SaTaMu - Chinese Crested Dogs 

Myths and Truths


By Rhonda Brown
Sa’TaMu Chinese Crested Dogs
[email protected]

Published in:

National Dog - THE Ring LEADER Way
Hairless Dog Feature November 2010

There are a number of ‘interesting’ so called truths that are constantly being passed from person to person about Chinese Crested Dogs.  Many of these are myths.  So what are the truths?  What are the Myths?  Here some will be explained.

Chinese Cresteds should move like a Prancing Pony.
The movement of the Chinese Crested should be high stepping, so that the dog looks like a prancing pony.

The standard on which the breed is assessed states that the Chinese Crested should move with reach and drive;  this does not equate to a high stepping, ‘prancing pony’ type movement.  “Gait/Movement - Long, flowing and elegant with good reach and plenty of drive”. (Chinese Crested Dog Standard, Kennel Club London 1994.  Amended October 1995.  F.C.I Standard No 288)

Hairless Chinese Crested Dogs have a higher body temperature than coated dogs.
Hairless Chinese Crested Dogs feel very warm to the touch, therefore it is believed that they have a higher temperature than coated breeds of dog.

The body temperature of hairless dogs, including the Chinese Crested Dog, is the same as that of coated breeds.  The skin of the Hairless Chinese Crested ‘feels’ hot to touch as they do not have body hair to insulate the heat their body produces.  The hairless Cresteds skin may feel cool or cold to the touch in cold weather or when there is a strong breeze, not because their temperature has dropped, but because the body heat is not being trapped against the skin by hair.  The internal body temperature of a coated dog and that of the hairless Crested is the same.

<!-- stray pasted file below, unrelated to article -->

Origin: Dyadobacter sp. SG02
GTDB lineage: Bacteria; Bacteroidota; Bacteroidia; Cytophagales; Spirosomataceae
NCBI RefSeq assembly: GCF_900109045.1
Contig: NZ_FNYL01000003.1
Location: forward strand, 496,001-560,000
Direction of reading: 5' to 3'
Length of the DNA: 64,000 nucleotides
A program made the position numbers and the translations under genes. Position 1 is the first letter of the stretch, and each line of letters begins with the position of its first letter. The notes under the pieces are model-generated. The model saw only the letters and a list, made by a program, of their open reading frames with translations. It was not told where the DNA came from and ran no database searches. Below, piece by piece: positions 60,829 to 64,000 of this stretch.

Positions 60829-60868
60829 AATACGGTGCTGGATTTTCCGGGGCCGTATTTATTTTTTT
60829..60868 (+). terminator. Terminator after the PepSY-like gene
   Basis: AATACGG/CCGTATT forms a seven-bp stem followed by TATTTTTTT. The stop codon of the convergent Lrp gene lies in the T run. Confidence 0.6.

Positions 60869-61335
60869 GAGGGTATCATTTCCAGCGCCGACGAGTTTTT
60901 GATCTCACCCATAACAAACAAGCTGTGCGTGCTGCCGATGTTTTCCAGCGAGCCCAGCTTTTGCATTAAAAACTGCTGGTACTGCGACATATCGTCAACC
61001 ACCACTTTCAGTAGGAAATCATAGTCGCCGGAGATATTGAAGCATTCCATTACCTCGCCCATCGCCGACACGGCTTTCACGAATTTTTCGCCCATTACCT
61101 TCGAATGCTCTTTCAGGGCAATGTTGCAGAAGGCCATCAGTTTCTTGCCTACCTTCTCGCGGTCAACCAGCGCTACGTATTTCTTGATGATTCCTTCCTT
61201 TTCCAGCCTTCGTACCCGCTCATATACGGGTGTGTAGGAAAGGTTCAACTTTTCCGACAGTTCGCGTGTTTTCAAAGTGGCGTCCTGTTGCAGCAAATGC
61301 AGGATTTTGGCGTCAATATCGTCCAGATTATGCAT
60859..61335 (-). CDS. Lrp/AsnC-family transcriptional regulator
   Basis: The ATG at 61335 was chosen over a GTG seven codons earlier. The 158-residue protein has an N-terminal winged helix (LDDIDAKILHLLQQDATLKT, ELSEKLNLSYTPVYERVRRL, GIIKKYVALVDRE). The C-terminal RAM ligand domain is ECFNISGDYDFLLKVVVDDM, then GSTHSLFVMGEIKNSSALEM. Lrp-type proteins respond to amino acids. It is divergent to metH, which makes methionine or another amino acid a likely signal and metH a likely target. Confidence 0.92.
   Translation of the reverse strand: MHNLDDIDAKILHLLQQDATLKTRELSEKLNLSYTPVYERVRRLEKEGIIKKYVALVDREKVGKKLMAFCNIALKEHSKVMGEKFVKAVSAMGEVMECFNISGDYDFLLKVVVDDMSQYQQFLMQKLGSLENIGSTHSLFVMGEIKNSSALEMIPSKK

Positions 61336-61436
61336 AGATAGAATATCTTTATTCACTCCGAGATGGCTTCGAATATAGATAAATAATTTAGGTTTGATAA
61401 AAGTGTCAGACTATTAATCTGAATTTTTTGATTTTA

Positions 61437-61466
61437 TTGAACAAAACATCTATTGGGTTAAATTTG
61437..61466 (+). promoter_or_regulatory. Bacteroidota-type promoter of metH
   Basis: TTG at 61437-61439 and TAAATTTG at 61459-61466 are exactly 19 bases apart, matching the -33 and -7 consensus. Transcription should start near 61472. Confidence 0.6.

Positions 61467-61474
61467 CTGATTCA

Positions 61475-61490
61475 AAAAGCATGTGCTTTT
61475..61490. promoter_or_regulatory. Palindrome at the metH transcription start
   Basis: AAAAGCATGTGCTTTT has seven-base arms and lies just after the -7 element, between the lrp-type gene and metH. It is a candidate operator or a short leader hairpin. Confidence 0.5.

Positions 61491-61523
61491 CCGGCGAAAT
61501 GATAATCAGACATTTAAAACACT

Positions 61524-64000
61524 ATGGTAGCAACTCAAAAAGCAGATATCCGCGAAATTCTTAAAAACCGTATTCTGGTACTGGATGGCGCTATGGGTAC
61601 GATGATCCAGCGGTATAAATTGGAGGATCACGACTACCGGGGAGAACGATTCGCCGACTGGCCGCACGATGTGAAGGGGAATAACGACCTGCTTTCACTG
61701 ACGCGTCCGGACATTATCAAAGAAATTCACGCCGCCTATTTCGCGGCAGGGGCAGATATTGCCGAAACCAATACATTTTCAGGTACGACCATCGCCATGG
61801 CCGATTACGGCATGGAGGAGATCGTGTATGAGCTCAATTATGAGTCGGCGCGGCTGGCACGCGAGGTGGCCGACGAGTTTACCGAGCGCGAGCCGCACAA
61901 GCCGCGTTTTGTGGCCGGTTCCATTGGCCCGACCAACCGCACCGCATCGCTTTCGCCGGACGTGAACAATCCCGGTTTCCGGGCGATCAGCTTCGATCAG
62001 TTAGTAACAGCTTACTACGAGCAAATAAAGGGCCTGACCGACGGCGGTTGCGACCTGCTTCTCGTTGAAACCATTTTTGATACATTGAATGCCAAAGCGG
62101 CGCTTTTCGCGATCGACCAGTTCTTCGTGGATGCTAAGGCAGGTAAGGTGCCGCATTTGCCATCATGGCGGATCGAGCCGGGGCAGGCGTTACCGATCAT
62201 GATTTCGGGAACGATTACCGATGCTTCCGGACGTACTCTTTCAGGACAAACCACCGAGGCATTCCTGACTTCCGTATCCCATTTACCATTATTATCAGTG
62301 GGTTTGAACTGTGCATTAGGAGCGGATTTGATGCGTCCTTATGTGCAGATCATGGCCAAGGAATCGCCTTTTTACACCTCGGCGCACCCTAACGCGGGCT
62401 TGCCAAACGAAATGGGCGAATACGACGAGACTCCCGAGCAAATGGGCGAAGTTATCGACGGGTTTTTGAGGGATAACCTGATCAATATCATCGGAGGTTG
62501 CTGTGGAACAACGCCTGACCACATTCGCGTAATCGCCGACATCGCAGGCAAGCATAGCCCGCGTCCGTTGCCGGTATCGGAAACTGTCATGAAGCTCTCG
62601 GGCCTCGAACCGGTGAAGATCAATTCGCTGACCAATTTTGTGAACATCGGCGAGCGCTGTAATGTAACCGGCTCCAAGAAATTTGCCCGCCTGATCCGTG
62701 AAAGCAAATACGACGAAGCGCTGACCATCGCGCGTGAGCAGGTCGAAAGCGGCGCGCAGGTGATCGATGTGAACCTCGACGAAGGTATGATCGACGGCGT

Hairless Cresteds are shaved to be hairless.
Some believe that Chinese Crested hairless are coated dogs that are shaved to be presented with hairless bodies with hair left only on the head, feet and tail.  

The hairless variety of Chinese Crested Dogs has a  hairless gene.  This gene may be expressed as either very hairless or very hairy, the same as with humans.  Some Cresteds do need to be shaved to present smooth skin with no body hair, whilst others naturally have no body hair.

Due to the Hairless being hairless, they are more delicate than other breeds of dog.
It is believed that because the hairless has no body hair it must be delicate and easily injured.

The hairless Chinese Crested Dog is a small dog, and as such more delicate than a rottweiler, but they are usually quite sturdy.  They love to play, run, jump, chase, hunt, etc, all without being hurt.

Powder Puffs are born in each litter to keep their hairless siblings warm.
It is thought that because hairless puppies do not have hair, they need their coated siblings to keep them warm.  

As with any breed, newborn puppies need to be kept warm;  being a hairless Chinese Crested is no different.  Powder puffs are born with a short coat and are no more able to keep their hairless brothers and sisters warm than those of coated breeds.  A litter of Chinese Crested Dogs may be entirely hairless, entirely powder puff or a mixture of both.  It is the job of the mother to keep her babies warm.